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I love writing unit tests and agree they are an excellent way to test code, prevent regressions, etc. However, I find myself unable to write them much as the vast majority of the code I work on day-in and day-out is application code that displays a UI to the user. Is there a good way of unit testing application code? What are the best practices here?

I am not looking for a specific answer such as a framework, etc. But rather, in general, how do you approach this problem?

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What is "application code that displays UI"? Are you talking about the C in MVC? – Martin Wickman Dec 17 '10 at 21:32
I am talking about any kind of graphical interface - JavaScript/HTML, C++ with MFC, WinForms, WPF, etc... – Justin Ethier Dec 17 '10 at 21:35
MVVM is easy to unit test. See MVVM Command Pattern. – Amir Rezaei Dec 17 '10 at 23:03
@amir - Do you have any references or additional information? – Justin Ethier Dec 20 '10 at 3:52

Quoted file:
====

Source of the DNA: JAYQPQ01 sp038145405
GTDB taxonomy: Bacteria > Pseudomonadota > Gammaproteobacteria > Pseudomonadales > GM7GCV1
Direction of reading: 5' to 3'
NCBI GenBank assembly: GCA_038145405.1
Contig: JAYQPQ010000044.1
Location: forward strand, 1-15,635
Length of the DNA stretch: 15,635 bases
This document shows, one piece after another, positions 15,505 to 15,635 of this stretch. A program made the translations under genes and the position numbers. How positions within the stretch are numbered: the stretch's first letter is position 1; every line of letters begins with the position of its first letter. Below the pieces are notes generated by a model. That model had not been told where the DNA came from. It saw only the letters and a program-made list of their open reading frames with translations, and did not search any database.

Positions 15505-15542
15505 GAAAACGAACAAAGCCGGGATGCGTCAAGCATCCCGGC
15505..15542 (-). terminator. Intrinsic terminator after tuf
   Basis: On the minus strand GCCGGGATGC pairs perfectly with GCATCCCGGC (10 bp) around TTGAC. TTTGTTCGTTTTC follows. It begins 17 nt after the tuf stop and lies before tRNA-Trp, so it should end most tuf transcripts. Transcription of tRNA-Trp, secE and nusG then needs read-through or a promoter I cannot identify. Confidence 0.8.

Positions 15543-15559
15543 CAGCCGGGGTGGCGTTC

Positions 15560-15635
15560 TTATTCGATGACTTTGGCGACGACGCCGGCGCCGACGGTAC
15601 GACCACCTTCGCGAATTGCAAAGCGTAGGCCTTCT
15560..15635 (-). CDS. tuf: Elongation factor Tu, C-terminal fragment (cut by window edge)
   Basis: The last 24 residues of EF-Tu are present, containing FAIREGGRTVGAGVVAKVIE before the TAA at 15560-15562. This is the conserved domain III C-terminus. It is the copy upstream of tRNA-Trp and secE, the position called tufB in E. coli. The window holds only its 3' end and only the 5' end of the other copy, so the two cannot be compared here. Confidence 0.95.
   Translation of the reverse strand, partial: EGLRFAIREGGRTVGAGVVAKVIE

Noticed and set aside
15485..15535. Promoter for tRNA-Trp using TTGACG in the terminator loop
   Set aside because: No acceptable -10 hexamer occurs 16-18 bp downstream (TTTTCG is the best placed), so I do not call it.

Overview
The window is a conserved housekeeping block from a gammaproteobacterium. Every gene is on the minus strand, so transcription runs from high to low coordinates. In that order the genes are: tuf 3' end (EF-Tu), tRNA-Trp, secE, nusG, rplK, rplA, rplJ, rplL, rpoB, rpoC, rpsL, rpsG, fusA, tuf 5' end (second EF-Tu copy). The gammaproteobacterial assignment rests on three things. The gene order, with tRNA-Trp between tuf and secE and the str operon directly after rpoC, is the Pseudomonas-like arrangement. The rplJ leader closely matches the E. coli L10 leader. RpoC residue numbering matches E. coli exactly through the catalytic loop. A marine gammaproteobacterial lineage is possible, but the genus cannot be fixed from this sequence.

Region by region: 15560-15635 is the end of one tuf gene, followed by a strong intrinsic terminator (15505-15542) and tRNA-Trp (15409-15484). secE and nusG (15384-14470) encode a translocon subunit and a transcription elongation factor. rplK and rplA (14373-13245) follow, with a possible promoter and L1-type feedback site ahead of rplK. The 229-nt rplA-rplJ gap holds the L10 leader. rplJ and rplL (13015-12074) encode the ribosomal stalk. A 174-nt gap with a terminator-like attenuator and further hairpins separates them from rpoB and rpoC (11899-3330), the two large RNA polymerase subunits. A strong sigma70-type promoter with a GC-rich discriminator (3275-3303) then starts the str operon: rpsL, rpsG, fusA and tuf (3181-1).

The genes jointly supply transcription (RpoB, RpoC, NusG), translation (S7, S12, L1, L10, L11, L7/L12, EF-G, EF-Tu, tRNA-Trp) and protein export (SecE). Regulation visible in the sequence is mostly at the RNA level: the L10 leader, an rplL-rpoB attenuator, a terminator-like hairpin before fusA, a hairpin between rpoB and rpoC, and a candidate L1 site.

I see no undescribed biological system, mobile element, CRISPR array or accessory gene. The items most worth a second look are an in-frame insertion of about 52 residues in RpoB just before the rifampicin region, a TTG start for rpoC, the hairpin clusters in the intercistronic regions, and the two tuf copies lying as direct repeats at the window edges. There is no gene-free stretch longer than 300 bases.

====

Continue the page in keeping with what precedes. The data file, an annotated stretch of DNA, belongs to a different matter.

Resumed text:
up vote 8 down vote accepted

To test the actual user interface, Selenium works well.

If you want actual unit tests, your strategy is to push as much of the logic back from the actual user interface as possible, typically in a ViewModel object. You can then write unit tests against the ViewModel object.

In other words, put as little logic in the actual UI as possible, so that the unit testing can take place elsewhere.

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That's good design for SoC there shouldn't be Domain/business logic in the UI. A lot of client logic - interactivity/validation can go in the UI with JavaScript, which is unit testable. – StuperUser Mar 10 '11 at 12:00

I have had success with unit testing my application with MSTest and testing my Javascript with QUnit and picking up the results of those tests with a single MSTest Unit test that uses WatiN (I was suggested Selenium, which has the ability to record tests too, but found WatiN better for automating cleanly).

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